stnazkul -

EHR Integration Boosts Inpatient Clinical Documentation of Care Goals

A communication-priming EHR integration helped increase clinical documentation of care goals for hospitalized patients with serious illnesses.

A patient-facing and clinician-facing communication-priming EHR integration promoted inpatient clinical documentation of care goals for hospitalized patients with serious illnesses, according to a study published in JAMA Network Open.

The study enrolled 150 patients from two hospitals in an academic healthcare system. Participants included hospitalized adults with chronic life-limiting illness, aged 65 years or older and with markers of frailty, or aged 80 years or older. Seventy-five patients each were randomized to the intervention and control groups. 

Patients or surrogates in the intervention group and their clinicians received patient-specific guides populated with data from questionnaires and the EHR designed to prompt goals-of-care discussions.

The researchers found that the incidence of EHR-documented discussions related to goals of care was higher in the intervention group than in the control group. However, the study did not find any differences in patient-reported or surrogate-reported goals-of-care discussions or quality of communication between the control and intervention groups.

The study findings are consistent with previous trials of the same EHR integration in the outpatient setting.

Compared to outpatient clinical encounters, which usually involve a small number of patient-practitioner interactions over a modest time interval, hospitalized patients and their families have many interactions with different providers over many days.  

“This milieu is likely to magnify previously described discrepancies between patient-reported, clinician-reported, and EHR-documented goals-of-care discussions in outpatient settings and may also pose challenges in measuring the quality of communication during hospitalizations,” the study authors noted.

The researchers also observed that many patients and surrogates who reported an inpatient goals-of-care discussion at baseline did not report these same discussions at follow-up a few days later.

“Although these questionnaire items performed well in a previous outpatient study, they may be challenging for patients and surrogates to answer in inpatient settings and may not accurately measure the outcome of interest,” the authors explained.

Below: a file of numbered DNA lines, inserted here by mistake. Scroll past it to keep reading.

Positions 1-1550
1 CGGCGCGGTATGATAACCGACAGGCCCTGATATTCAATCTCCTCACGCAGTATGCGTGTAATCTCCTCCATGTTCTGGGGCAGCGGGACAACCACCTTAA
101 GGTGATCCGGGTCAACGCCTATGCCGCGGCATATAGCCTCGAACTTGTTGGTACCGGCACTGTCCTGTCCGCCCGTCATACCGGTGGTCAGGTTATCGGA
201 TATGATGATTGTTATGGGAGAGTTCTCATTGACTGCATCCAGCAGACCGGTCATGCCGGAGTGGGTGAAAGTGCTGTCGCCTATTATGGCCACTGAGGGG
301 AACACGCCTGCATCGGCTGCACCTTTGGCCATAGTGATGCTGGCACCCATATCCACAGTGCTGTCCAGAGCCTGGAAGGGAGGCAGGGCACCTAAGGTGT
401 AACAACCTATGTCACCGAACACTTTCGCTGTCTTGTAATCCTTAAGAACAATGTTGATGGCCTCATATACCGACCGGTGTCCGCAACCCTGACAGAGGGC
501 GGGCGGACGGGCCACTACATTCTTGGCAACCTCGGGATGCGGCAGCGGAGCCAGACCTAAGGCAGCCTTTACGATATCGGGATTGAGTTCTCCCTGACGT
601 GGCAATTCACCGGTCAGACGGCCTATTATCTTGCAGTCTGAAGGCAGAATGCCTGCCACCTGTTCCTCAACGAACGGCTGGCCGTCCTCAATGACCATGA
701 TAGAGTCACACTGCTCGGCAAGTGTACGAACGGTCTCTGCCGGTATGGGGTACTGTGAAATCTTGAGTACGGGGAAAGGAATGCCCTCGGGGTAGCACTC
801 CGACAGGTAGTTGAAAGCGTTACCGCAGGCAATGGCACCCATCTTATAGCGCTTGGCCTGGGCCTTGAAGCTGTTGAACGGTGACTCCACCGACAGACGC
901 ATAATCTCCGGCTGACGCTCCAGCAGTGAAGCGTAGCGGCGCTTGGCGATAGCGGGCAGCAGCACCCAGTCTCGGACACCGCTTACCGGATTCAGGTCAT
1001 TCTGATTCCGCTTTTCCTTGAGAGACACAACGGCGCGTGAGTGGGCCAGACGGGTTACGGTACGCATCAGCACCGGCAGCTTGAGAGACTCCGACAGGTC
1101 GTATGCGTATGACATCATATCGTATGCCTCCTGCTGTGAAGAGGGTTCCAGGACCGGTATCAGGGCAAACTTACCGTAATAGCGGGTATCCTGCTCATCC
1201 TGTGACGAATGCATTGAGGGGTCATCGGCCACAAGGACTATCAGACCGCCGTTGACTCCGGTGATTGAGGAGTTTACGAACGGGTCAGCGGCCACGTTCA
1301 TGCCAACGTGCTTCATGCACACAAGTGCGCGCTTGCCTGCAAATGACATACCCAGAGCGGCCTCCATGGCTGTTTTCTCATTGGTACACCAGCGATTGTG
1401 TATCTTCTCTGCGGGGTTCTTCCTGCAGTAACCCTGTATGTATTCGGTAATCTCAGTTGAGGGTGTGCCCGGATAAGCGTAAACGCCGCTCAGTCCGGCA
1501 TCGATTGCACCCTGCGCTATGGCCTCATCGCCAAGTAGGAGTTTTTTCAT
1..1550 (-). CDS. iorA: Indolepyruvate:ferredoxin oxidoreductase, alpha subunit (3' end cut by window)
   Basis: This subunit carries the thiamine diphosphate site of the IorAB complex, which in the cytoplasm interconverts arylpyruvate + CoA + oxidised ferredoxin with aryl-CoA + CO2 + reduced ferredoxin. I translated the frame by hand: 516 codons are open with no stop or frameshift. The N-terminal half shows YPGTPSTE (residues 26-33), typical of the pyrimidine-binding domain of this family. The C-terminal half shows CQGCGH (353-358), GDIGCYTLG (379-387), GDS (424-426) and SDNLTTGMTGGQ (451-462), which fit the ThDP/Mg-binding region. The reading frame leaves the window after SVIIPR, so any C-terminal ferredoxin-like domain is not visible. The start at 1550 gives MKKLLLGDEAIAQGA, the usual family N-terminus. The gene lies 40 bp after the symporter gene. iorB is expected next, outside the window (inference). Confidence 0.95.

However, because this was a pilot trial and was limited in size and scope, the study authors noted that additional evidence is necessary to determine the effectiveness of such communication-priming interventions in diverse inpatient settings.

The researchers also pointed out that 31 percent of participating patients and surrogates expressed that they did not want to discuss their care goals with their inpatient clinicians at the time of enrollment.

“We suspect that inpatient clinicians may at times feel similarly reticent to explore goals of care with patients,” they wrote.

“This reticence may arise from the short-term nature of inpatient clinicians’ relationships with patients and families, perceived patient-related and family-related barriers, challenges in prognosticating during acute illness, lack of time, or lack of perceived urgency to discuss goals of care with patients who are not imminently dying,” the authors said.

While the study found that implementing a patient-facing and clinician-facing communication-priming intervention is acceptable to patients, surrogates, and clinicians in the hospital setting, this level of acceptability may be higher than expected in the general population.

Only 35 percent of contacted patients or their surrogates agreed to participate, suggesting that completing surveys required for an intervention such as this one may reach only a minority of eligible patients.

“Redesigning this communication-priming intervention to be clinician-facing only may change its characteristics, but may also enhance scalability and dissemination,” the authors noted.

Next Steps

Dig Deeper on Health IT optimization

Cloud Computing
Mobile Computing